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Newspaper protection bill raises troubling questions for media, society

By now, most people in the media have heard about a bill introduced yesterday in the Senate to grant some newspapers the ability to operate as nonprofit organizations and exempt their advertising and circulation revenue from taxes.

The bill, the Newspaper Revitalization Act authored by Sen. Ben Cardin, D-MD, comes on the heels of several major setbacks for the newspaper industry, including Tribune’s December 2008 filing for bankruptcy protection and Hearst’s decision to pull the plug on the “Seattle Post-Intelligencer.”

A Reuters report on the bill quotes a Cardin spokesperson as saying the real aim of the legislation is to protect community newspapers and does not apply to the electronic media.

The proposal raises several troubling issues:

  • If the press is to fulfill its role as an independent watchdog of the government, it must remain independent. How would special tax status impact editorial decisions, story assignments and news agendas?
  • The media are supposed to compete in an open marketplace of ideas. From this competition, truth ultimately is supposed to emerge, and society is better off for it. How would special tax status afforded certain newspapers skew this competition in the marketplace of ideas?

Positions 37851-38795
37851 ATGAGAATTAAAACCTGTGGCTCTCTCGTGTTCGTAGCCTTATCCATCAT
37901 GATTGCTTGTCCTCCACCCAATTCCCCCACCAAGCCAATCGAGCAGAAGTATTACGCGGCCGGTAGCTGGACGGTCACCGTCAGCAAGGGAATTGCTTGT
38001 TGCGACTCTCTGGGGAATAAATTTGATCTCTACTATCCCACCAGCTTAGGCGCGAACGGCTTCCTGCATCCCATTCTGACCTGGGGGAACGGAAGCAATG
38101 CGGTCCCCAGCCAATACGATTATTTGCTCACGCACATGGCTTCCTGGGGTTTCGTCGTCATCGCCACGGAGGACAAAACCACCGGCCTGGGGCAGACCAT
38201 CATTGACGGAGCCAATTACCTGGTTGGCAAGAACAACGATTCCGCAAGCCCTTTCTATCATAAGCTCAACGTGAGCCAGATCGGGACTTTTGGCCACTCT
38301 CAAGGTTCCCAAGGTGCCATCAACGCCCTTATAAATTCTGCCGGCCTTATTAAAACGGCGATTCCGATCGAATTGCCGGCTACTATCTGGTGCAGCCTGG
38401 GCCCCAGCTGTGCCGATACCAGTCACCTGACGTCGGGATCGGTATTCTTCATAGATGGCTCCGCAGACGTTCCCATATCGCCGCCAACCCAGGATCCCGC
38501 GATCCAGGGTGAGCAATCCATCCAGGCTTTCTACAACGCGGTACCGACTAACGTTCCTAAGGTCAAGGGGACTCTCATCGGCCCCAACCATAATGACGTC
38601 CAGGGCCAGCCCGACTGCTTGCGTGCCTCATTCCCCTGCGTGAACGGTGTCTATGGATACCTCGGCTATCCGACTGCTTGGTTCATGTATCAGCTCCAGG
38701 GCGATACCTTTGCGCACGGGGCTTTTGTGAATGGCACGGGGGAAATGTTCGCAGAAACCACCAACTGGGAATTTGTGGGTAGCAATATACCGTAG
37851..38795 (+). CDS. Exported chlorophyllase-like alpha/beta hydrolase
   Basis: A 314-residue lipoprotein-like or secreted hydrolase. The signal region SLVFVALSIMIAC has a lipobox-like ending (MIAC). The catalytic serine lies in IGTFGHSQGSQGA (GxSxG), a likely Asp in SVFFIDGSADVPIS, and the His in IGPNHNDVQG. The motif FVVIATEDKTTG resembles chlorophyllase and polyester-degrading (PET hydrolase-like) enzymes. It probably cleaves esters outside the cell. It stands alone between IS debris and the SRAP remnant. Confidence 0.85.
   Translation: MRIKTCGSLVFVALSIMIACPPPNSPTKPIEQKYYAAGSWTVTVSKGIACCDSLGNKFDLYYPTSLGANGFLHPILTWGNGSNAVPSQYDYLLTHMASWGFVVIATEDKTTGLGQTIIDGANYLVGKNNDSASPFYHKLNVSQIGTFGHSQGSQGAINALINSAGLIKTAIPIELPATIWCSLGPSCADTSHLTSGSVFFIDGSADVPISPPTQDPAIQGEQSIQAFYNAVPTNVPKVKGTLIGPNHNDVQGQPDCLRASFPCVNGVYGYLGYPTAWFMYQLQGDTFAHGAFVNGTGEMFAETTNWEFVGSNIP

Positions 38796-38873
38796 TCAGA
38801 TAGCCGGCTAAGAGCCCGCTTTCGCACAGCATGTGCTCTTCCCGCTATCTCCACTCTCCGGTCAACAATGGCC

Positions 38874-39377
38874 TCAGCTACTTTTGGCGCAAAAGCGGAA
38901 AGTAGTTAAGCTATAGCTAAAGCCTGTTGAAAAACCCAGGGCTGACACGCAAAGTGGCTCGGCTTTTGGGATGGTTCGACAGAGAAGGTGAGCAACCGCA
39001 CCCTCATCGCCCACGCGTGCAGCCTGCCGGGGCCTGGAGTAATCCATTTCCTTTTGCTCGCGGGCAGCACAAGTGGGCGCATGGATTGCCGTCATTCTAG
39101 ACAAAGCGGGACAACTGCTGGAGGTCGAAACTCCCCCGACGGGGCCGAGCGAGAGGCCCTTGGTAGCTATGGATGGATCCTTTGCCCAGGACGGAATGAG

• Should government be in the business of tipping the economic playing field in favor of one media category over another? What impact will exempting circulation and advertising fees from taxes have on business competition between print and broadcast? In other words, will broadcasters effectively get double-teamed in the market by newspapers and Uncle Sam?
  • What happened to free enterprise and innovation in the media business? Oh yeah, it was killed in crib with broadcast-newspaper crossownership rules that prohibited private industry to combine private resources to maintain the viability of private enterprise. Even when the FCC saw the handwriting on the wall and tried to ease these ownership restrictions, Congress, the courts and special interest groups howled, threw roadblocks in the way and tied the hands of management in how they could respond to the changing competitive landscape.

To be certain, many traditional media companies face significant financial challenges, both from erosion in advertising dollars and loss of audience to the Internet. But to propose that the government, in effect, subsidize certain newspapers is shortsighted, unfair and harmful to the free flow of ideas and the society that depends on them.